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Hi there @jenniferhunter. You are right……those little squamous things are the ones that like to float around and multiple in your body. It's the basil ones that don't migrate; they just get bigger. So…..I do go twice a year to have everything to do with skin examined. I was such a CA beach girl ….you know, with the iodine in the baby oil.

Thanks for acknowledging the itch. And yes I keep ice gel packs in the freezer. They often mean the difference between sleeping and screaming. I am testing two new topicals……each one for two weeks. I also am using a compression sleeve on my arms so I can't attack them. I remember those itches inside the casts…….when things were healing.

Jay had the Moes surgery on his forehead. That worked well. How are you doing today? Riding the horse yet? I remember how good it smelled to go in the barn at 5:30 a,m, to treat Keo Raff's feet in the summer.

Thanks for checking on me. I so appreciate all of your assistance. Speaking of that, I have just had an amazing MFR treatment. When I understand it better, I will run it by you.
May you have peace and ease.

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Replies to "Hi there @jenniferhunter. You are right......those little squamous things are the ones that like to float..."

@artscaping Oh Chris, you read my mind. I visited my horse yesterday to clean his hooves and treat them for thrush. I expected this because I couldn't be there for 3 months except for some visits outside the fence, and he has deep clefts that trap stuff. I don't move very fast since my ankle fracture and I put on my old leather hiking boots because that would be better protection if he stepped on me, but I also needed to pay attention and not stand close enough to put myself at risk. When you pick up their foot, sometimes they shift and take a side step and once (before my injury) he did step on my foot that way and I pulled it out before he got his weight on me which bruised my toes.

Yesterday, he saw me drive up and was watching me waiting at the gate. I had to walk from the barn to the paddock without crutches and I worked on using longer strides and I slowed him down so we could match our walk back to the barn where I could treat his hooves and pack them with antiseptic putty. Going back to the paddock, we would stop for grazing, then walk a few more steps, and back in the paddock, he got several apples which he devoured. That was therapeutic for me too for the walking and enjoying the relationship I have with my horse and the lovely sunny day. I do want to get back on him, but I can't do that until I know I can safely dismount which means that my ankle needs to volunteer a bit more effort. At this point, I would not be able to slide off him and land on my ankle. There is a mounting block of stairs which I could use, but I would need someone to hold the horse so he couldn't move if I tried to step down onto the block. It would also hurt. Today, I am still aching from doing this, but those efforts are what build strength when your body says it needs to rebuild to meet the challenges.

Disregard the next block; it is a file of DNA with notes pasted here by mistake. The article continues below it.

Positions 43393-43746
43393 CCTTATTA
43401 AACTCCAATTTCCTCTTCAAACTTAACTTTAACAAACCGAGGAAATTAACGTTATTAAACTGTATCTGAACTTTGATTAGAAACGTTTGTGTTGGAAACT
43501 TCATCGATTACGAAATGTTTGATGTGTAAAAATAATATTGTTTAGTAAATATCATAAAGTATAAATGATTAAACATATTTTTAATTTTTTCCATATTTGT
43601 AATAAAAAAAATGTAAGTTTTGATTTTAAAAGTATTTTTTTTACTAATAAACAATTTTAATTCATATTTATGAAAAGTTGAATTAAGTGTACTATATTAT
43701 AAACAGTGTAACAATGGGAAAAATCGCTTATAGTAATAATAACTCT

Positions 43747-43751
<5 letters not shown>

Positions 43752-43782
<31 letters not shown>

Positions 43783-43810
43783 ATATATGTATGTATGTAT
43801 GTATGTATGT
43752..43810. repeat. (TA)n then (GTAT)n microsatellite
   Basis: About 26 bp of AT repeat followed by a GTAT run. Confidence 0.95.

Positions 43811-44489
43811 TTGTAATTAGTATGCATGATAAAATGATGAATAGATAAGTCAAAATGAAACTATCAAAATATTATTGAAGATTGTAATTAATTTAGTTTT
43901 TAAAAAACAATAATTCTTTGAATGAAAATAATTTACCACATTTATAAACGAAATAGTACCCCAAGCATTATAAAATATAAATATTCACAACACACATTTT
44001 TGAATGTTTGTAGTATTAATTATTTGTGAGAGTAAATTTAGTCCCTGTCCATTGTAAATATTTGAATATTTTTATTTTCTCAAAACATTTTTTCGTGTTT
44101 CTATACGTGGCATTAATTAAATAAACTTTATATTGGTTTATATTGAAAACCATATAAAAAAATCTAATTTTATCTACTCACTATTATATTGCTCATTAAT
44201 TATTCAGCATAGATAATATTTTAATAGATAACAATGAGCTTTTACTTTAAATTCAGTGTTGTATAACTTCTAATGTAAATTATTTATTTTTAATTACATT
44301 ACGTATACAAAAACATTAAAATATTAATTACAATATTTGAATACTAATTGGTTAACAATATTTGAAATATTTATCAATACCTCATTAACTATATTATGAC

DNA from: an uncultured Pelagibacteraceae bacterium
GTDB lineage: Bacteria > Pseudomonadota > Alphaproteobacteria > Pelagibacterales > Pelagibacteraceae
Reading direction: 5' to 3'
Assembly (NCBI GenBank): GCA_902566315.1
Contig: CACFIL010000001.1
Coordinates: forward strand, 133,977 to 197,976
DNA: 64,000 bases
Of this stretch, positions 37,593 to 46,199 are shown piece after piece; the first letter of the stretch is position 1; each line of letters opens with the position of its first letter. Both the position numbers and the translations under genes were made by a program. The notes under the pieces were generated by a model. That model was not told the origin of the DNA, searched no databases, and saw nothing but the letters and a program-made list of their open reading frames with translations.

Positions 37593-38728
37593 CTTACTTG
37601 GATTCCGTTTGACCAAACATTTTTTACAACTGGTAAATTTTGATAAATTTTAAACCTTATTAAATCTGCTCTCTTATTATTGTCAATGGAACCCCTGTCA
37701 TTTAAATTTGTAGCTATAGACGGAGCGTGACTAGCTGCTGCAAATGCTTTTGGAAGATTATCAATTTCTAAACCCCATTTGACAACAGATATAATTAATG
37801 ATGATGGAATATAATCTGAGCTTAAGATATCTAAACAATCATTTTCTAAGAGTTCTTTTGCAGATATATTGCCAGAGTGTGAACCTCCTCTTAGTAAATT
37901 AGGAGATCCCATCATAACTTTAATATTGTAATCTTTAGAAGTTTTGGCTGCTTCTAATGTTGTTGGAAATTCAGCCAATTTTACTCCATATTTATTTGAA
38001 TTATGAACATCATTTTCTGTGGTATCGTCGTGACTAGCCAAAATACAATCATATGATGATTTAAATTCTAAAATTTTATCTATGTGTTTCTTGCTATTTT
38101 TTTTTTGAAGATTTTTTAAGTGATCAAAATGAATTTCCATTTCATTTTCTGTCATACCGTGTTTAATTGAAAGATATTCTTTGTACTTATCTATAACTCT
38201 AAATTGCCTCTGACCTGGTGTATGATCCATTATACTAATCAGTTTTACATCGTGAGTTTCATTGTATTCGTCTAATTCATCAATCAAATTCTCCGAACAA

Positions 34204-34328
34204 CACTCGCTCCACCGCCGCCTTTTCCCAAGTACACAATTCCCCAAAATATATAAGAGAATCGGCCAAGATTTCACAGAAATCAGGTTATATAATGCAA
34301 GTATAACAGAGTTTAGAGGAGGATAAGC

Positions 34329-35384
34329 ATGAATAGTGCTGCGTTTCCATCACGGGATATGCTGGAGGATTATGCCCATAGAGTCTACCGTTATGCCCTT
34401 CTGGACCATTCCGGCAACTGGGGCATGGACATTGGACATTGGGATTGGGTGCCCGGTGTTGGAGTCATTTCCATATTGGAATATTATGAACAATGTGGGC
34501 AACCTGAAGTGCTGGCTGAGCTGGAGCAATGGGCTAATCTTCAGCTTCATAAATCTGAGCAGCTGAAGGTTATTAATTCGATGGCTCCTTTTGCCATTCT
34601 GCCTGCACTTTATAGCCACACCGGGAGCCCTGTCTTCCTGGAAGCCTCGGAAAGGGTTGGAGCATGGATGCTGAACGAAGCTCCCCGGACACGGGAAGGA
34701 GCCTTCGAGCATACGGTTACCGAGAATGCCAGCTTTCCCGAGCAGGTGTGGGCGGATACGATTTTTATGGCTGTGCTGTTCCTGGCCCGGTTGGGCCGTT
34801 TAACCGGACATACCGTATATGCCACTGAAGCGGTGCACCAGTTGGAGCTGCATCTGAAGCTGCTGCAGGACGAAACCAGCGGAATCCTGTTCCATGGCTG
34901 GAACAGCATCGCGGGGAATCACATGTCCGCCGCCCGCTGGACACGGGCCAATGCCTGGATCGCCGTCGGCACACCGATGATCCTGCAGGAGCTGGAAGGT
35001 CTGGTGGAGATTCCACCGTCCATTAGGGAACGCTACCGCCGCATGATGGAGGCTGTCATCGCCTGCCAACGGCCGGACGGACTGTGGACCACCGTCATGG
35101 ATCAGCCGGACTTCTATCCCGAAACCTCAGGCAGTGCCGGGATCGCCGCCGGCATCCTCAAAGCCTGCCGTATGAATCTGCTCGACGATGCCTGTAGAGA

Have you tried Arnica gel topical? It's over the counter, and it relieves pain and inflammation. I use it and it works. Perhaps I should introduce my ankle to this magic gel. I have been paying attention to my moles since learning from my husband's experience at the dermatology clinic. His very first visit caught melanoma on his hand and he was off to surgery and a skin graft. I will go for an evaluation myself after I can walk better. I have a mole between toes on the injured foot that would stop my physical therapy progress if they were to remove it now. I also have my next surgery scheduled for dental implants in a few weeks. This should be an easier procedure than what I've already done. It's a juggling act sometimes to schedule a lot of things that need to be done. I do get to look forward to being finished next year and having a permanent restoration in place.